It’s a messy job and I don’t recommend you do it in your kitchen. Luckily the day I picked up the fish was sunny and relatively warm so I worked on the patio. I quickly exchanged the kitchen knife for the hatchet. The ancient blender was given to me by a friend and is now solely devoted to FAA. I added a little bit of rain water (avoiding the chlorine in the tap water), to make it easier on the blender, and it did a pretty good job. Liquifying or even blending the fish isn’t even necessary – you can just chop up the fish and layer it in.


DSCF7281I chopped, blended, dumped the goop into the bucket, added a layer of sugar, and kept at it till the two batches were done and I had 1/3 of head space in each pail, in which I put some wet salt marsh hay – whatever is on hand is fine, to act as a smell filter. Then I put on the lids and put it in a cool, dark place.



Several things happen in the bucket: extraction of juices from solids through osmosis by the sugar(it basically sucks the moisture out of them), and all kinds of fermentation. I put water locks on the lids, mainly to ensure that gasses could escape (and the whole thing not explode on me!), and not so much to keep oxygen out. From other reading it now makes sense to me not to aim just for an anaerobic ferment, but to encourage the whole diversity of microbes, anaerobic and aerobic. When we will use the FAA, we’ll after all use it both as a foliar feed and surficial soil drench (aerobic) and as a deep soil drench (anaerobic). The bucket is large enough to have both kinds of ferments doing the digesting. I propose to keep this diversity mind set in all my fertility measures.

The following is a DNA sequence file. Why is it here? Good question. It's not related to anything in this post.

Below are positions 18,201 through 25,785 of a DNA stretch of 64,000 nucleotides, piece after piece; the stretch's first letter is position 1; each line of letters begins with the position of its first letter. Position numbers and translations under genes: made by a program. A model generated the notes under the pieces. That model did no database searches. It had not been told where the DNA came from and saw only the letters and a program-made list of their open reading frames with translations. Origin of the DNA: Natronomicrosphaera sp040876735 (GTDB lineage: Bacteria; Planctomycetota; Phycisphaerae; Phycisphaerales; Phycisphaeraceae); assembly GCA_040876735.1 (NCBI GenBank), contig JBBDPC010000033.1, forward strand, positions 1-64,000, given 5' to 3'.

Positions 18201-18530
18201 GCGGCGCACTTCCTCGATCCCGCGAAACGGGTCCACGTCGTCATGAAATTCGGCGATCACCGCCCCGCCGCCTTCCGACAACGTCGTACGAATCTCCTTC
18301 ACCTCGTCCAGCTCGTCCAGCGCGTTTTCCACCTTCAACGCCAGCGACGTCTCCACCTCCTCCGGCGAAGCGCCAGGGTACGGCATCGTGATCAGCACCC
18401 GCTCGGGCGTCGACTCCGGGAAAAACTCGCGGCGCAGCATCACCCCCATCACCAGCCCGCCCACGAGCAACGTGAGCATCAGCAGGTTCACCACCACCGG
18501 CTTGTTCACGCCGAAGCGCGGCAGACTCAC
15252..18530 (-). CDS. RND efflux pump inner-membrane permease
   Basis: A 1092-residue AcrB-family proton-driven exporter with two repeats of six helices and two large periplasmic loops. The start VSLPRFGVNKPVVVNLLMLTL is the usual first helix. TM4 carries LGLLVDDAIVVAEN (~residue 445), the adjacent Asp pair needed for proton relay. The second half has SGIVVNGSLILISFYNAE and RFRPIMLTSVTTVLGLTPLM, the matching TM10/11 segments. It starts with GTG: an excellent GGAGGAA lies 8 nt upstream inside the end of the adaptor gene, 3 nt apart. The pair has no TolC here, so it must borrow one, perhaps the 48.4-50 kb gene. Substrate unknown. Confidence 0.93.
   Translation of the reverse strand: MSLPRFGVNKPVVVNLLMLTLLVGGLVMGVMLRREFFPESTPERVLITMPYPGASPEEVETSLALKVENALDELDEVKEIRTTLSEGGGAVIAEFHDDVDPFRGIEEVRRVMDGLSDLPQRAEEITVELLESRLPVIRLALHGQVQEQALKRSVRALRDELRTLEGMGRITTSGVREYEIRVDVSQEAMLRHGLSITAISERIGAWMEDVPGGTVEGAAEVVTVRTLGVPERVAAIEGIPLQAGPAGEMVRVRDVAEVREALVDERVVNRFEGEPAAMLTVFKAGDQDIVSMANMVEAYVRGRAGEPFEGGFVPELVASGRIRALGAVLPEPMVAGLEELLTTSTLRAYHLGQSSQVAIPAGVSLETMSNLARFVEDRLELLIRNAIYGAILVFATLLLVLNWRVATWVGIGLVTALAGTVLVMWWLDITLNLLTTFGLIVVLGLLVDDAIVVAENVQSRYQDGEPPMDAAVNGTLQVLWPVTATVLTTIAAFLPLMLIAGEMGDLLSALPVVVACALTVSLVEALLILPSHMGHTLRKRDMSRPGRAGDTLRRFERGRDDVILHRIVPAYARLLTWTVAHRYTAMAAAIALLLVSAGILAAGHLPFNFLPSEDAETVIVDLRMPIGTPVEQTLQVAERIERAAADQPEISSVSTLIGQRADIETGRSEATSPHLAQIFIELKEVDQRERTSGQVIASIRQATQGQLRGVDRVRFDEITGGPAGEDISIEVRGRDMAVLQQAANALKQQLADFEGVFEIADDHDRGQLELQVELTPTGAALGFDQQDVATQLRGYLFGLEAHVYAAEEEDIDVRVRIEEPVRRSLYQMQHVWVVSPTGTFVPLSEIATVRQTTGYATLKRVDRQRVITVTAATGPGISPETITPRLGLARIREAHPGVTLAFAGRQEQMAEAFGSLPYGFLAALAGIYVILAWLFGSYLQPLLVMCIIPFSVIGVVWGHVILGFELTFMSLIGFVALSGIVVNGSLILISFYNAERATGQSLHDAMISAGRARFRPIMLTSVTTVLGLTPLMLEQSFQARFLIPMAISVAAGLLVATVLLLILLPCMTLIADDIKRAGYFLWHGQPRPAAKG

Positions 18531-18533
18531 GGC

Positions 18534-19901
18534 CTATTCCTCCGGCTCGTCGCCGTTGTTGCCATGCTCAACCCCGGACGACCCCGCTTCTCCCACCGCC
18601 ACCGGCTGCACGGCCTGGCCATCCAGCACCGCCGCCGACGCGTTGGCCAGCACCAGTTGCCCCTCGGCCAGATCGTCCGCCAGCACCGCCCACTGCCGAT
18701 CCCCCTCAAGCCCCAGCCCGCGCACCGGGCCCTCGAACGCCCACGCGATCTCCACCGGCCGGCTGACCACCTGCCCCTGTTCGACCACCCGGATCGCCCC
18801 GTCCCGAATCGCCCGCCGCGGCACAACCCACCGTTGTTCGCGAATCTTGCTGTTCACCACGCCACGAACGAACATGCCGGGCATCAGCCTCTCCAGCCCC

This fact sheetDSCF7423 states that “after approximately 3 to 5 days, the fish waste will begin to break down and liquefy through fermentation and the osmotic pressure generated by the addition of brown sugar.” But after a couple of weeks nothing much was happening to my FAA. The top was pretty dry compared to the bulk of it underneath. I pushed the dry parts to submerge them, then topped off with a couple of chopped-up, organic, unwashed apples – which adds enzymes – and lastly some more raw cane sugar, so that no fish was left uncovered.

It takes 2 to 6 months to complete the fermentation and produce a mature FAA that will smell sweet and remain stable so keep for a long time.

FAA is high in nitrogen. As a rule, the higher the protein of the materials, when composted or fermented, the higher the nitrogen content. Mature FAA is applied in a dilution of 1:1000 (FAA:water) during the early or vegetative stage of development to boost growth and size. It isn’t applied to plants in the reproductive stages of their production cycle if you want them to flower or fruit, because the high nitrogen will stimulate leaf, not fruit or flower production.

(*) Fish hydrolysate involves not sugar but water. It too is minimally processed and cold-processed. Fish emulsion is a different beast altogether. It is heated, which represents a higher cost of production and which also denatures the proteins, carbohydrates and fats into simpler pieces, thus destroying many of the proteins, enzymes, hormones, amino acids and vitamins.